off course and astray

by Hilla Duka


The road forward

I realise it's been so long since I've written, one could easily assume I've stopped. However, that's not the case, it's just that I haven't been in sync with myself. So many things have happened lately, I've felt a bit as if I've lost my bearing, and forgot where I was, and what I was fighting for.

 

So first and foremost, just to update you who might still look in from time to time - the cancer is not growing, at least as far as the doctors can tell. I'm now twelve months in remission, and so very, very thankful for it. Especially since I've recently come to realise that judging from the blood tests when I was first diagnosed, it was entirely possible that I wouldn't be strong enough to cope with even one chemo treatment, let alone ten consecutive one's. But I did, and I'm still here, and very grateful for it. I still take things day by day, I still focus more on family than anything else, but I've lost my centre, and I need to fight to get back to that calm, centered place where I felt in touch and in tune.

 

The last few weeks have been mad, I've had surgery on my hand, so underneath a massive bandage there's a scar running across my palm and up on my wrist. Or at least there will be, once the stitches are removed. Then after a short recess for Christmas and New Year's, we're doing the same thing on the other hand. Carpal tunnel syndrome, one of many little reminders of the chemo that has been left in my body... Still, no point in complaining, and I'm happy to have it treated.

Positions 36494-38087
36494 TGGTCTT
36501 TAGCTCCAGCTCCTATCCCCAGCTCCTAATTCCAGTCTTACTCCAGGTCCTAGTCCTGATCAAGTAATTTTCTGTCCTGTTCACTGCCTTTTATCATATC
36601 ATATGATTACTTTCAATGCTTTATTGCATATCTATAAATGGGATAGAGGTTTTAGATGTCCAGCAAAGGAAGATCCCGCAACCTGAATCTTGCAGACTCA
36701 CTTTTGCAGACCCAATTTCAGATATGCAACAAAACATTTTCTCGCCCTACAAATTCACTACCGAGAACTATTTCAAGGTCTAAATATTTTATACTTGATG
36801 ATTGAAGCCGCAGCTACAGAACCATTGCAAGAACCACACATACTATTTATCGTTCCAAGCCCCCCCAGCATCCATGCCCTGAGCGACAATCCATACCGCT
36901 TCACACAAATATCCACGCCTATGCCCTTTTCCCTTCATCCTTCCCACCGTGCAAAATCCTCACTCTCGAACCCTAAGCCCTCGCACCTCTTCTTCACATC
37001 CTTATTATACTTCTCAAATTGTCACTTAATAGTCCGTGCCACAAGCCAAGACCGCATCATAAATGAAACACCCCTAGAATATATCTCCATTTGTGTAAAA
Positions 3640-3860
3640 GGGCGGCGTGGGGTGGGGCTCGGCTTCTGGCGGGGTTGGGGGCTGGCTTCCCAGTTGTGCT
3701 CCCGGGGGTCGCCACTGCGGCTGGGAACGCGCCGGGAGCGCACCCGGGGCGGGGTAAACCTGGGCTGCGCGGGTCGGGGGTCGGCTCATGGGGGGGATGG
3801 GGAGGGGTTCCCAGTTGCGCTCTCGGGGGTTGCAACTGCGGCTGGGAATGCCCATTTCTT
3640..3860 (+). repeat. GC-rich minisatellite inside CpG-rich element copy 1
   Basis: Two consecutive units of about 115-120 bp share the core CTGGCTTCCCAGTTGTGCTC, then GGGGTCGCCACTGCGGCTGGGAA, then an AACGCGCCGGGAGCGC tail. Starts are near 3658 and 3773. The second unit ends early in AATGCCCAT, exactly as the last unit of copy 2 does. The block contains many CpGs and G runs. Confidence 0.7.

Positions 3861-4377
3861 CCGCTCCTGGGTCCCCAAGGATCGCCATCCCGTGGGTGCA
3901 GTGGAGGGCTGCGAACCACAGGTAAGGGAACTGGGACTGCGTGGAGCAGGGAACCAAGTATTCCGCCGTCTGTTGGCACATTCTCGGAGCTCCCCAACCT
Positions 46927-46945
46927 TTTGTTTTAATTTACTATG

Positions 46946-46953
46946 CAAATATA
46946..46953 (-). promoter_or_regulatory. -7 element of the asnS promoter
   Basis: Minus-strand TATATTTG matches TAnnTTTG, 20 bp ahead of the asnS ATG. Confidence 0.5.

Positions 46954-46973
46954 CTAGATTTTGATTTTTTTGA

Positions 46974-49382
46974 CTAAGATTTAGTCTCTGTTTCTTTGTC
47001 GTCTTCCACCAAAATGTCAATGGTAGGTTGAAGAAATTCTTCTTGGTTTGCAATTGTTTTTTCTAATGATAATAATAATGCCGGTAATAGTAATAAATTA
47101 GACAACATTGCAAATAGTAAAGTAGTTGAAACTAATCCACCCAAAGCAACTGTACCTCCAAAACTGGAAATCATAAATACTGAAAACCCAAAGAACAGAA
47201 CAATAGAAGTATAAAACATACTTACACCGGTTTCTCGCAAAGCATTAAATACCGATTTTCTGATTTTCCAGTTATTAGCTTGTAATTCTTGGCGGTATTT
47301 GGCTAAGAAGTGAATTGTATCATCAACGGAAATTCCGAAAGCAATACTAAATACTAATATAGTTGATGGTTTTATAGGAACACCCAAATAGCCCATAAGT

And since misery loves company, my middle son Jacob was taken (well, I took him, not as in abducted by aliens) to the emergency room in the middle of the night for appendicitis. It was gut wrenching to see him in pain, to see his eyelids flutter to a close and be ushered from the room. After a torturous 90 minutes he was in recovery, and I sat by his side as he slowly came out of it. It was only 36 hours between going in and coming back home - one appendix shorter. But both he and I are mending well, even though we sometimes forget to be careful enough with our stitched up selves.

 

I had to return to that, as I was proof reading for embarrassing typos: Being careful with our stitched up selves. How many of us are? We're all broken in some way, be it visible or not. In our thirties, how many of us can honestly say otherwise? And honestly, how often do we take care of ourselves? In fact, we go so far as to take pride in NOT taking care of ourselves! What a crazy thought... And then we wonder why people hit the wall, get depressed, divorced, whatnot. How can it be that it's so, so hard, to just take care of "our stitched up selves"?

 

Well, I suddenly seem to have a million things to write down and let you know of, but I'll leave it there tonight, and know that I will put together another post soon.


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